The US Cyber Command has issued an alert advising American organisations to immediately patch a critical vulnerability in Palo Alto Network's (PAN) firewall and corporate VPN products, which could enable remote hackers to bypass authentication and take full control of vulnerable systems.
"Please patch all devices affected by CVE-2020-2021 immediately, especially if SAML [Security Assertion Markup Language] is in use. Foreign APTs [Advanced Persistent Threat groups] will likely attempt exploit soon," the US Cyber Command said on Monday.
Please patch all devices affected by CVE-2020-2021 immediately, especially if SAML is in use. Foreign APTs will likely attempt exploit soon. We appreciate @PaloAltoNtwks' proactive response to this vulnerability.— USCYBERCOM Cybersecurity Alert (@CNMF_CyberAlert) June 29, 2020
The bug, indexed as CVE-2020-2021, is a 10-out-of-10 critical vulnerability which exists in the way how the PAN-OS software implements SAML.
On Monday, the company released security updates to fix the bug, as well as detailed workarounds to mitigate the risk.
According to PAN security advisory, CVE-2020-2021 could enable remote attackers to run arbitrary code on a vulnerable system without requiring a password, and then fully take control of the system. After that, hackers can leverage their presence to gain access to the rest of the network.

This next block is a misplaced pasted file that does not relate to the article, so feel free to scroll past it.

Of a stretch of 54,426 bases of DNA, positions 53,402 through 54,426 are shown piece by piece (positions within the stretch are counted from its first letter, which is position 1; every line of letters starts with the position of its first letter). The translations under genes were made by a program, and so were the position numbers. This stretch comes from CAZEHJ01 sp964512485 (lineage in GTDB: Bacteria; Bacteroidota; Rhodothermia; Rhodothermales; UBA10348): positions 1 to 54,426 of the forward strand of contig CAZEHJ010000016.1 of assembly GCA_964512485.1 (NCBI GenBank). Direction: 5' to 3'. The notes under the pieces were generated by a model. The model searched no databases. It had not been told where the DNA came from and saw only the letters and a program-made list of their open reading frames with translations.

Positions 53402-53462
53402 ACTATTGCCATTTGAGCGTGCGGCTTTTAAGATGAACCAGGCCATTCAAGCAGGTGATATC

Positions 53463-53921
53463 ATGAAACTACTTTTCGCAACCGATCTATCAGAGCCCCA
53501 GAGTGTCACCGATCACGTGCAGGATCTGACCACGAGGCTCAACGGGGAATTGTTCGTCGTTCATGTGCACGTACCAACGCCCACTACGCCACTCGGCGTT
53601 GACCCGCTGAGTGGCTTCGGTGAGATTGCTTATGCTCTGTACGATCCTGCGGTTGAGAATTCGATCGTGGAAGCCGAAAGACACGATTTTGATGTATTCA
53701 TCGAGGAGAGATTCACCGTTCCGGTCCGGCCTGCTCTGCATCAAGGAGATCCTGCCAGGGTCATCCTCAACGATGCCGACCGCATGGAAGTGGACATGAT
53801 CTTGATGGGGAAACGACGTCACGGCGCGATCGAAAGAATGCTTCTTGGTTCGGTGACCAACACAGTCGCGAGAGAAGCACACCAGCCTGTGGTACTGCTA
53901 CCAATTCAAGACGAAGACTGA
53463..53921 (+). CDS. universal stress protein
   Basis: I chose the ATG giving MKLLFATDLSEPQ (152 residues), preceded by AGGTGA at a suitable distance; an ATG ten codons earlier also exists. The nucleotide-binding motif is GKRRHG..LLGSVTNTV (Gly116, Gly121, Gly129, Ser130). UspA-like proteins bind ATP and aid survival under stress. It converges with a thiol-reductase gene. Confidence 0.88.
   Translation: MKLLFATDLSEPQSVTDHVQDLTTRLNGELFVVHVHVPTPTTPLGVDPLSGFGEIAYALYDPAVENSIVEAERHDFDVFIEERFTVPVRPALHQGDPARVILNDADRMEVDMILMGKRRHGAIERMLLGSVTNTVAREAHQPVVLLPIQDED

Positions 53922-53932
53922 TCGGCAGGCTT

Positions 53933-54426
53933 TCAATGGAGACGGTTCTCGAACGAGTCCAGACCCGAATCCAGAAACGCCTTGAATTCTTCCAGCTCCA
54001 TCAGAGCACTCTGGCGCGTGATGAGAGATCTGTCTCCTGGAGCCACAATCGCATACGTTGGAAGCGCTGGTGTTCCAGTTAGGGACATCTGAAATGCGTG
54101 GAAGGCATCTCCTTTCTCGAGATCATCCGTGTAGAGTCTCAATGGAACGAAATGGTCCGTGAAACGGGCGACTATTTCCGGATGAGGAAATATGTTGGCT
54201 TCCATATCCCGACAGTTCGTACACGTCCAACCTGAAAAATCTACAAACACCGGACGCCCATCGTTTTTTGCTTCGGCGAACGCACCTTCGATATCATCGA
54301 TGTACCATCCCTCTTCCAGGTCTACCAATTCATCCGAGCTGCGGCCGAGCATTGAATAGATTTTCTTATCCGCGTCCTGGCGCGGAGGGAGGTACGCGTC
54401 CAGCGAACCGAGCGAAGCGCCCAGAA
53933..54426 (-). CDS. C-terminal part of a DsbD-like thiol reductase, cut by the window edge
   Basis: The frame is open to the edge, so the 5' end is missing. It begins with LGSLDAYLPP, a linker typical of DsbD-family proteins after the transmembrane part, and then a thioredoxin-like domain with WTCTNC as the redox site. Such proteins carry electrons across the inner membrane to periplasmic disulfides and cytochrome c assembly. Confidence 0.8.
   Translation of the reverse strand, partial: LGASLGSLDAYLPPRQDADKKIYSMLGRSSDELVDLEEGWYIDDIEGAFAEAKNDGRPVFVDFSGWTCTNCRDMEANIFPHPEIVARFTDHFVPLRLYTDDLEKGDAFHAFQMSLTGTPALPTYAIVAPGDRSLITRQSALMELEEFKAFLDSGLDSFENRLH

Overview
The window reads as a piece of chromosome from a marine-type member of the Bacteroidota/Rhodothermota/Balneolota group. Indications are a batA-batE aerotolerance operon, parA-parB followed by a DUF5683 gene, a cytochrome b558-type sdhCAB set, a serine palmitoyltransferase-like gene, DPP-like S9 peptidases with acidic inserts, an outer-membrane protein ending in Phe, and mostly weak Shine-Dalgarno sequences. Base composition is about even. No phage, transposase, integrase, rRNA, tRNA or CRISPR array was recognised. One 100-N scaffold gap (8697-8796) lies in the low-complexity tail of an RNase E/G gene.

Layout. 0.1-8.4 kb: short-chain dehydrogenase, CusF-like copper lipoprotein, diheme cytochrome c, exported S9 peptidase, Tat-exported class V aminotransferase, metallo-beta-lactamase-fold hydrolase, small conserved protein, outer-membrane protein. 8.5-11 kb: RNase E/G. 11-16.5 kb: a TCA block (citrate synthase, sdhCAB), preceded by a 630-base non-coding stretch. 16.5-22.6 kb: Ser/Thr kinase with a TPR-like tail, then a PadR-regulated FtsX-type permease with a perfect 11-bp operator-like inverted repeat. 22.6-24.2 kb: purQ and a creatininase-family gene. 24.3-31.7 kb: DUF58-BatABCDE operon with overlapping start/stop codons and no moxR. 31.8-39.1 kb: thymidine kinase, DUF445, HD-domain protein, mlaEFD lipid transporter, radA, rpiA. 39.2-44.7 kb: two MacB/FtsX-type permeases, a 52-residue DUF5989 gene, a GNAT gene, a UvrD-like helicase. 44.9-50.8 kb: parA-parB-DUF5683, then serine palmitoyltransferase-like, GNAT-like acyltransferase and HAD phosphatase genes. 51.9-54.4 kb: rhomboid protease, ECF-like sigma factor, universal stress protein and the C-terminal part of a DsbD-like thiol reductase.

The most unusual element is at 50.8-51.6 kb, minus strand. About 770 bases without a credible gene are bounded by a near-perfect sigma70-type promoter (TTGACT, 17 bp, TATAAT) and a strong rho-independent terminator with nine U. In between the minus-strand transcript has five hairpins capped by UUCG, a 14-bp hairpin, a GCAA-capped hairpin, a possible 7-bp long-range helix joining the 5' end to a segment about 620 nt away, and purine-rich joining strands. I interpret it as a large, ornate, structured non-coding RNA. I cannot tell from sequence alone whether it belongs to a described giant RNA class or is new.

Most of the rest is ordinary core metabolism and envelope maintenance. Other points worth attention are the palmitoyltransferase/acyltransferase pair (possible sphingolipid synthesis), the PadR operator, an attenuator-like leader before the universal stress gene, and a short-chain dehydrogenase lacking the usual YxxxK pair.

PAN said that the issue affects PAN-OS 8.1 versions earlier than PAN-OS 8.1.15, PAN-OS 9.0 versions earlier than PAN-OS 9.0.9; PAN-OS 9.1 versions earlier than PAN-OS 9.1.3; and all versions of PAN-OS 8.0 (EOL).
PAN appliances susceptible to this flaw are those that allow for SAML-based single sign-on. They include: PAN-OS next gen firewalls and Panorama web interfaces; GlobalProtect Portal; GlobalProtect Gateway; Authentication and Captive Portal; GlobalProtect Clientless VPN; and Prisma Access.
Hackers cannot exploit the bug if SAML is not used for authentication, the company said. Moreover, enabling the 'Validate Identity Provider Certificate' option in the SAML Identity Provider Server Profile will prevent hackers from exploiting the bug.
That means not all PAN-OS appliances are vulnerable to attacks by default as the settings for SAML and 'Validate Identity Provider Certificate' are not in the vulnerable configuration by default. They need to be manually changed by users to be set in that vulnerable configuration.
According to PAN, there is no evidence so far to suggest that hackers have been actively exploiting the bug.
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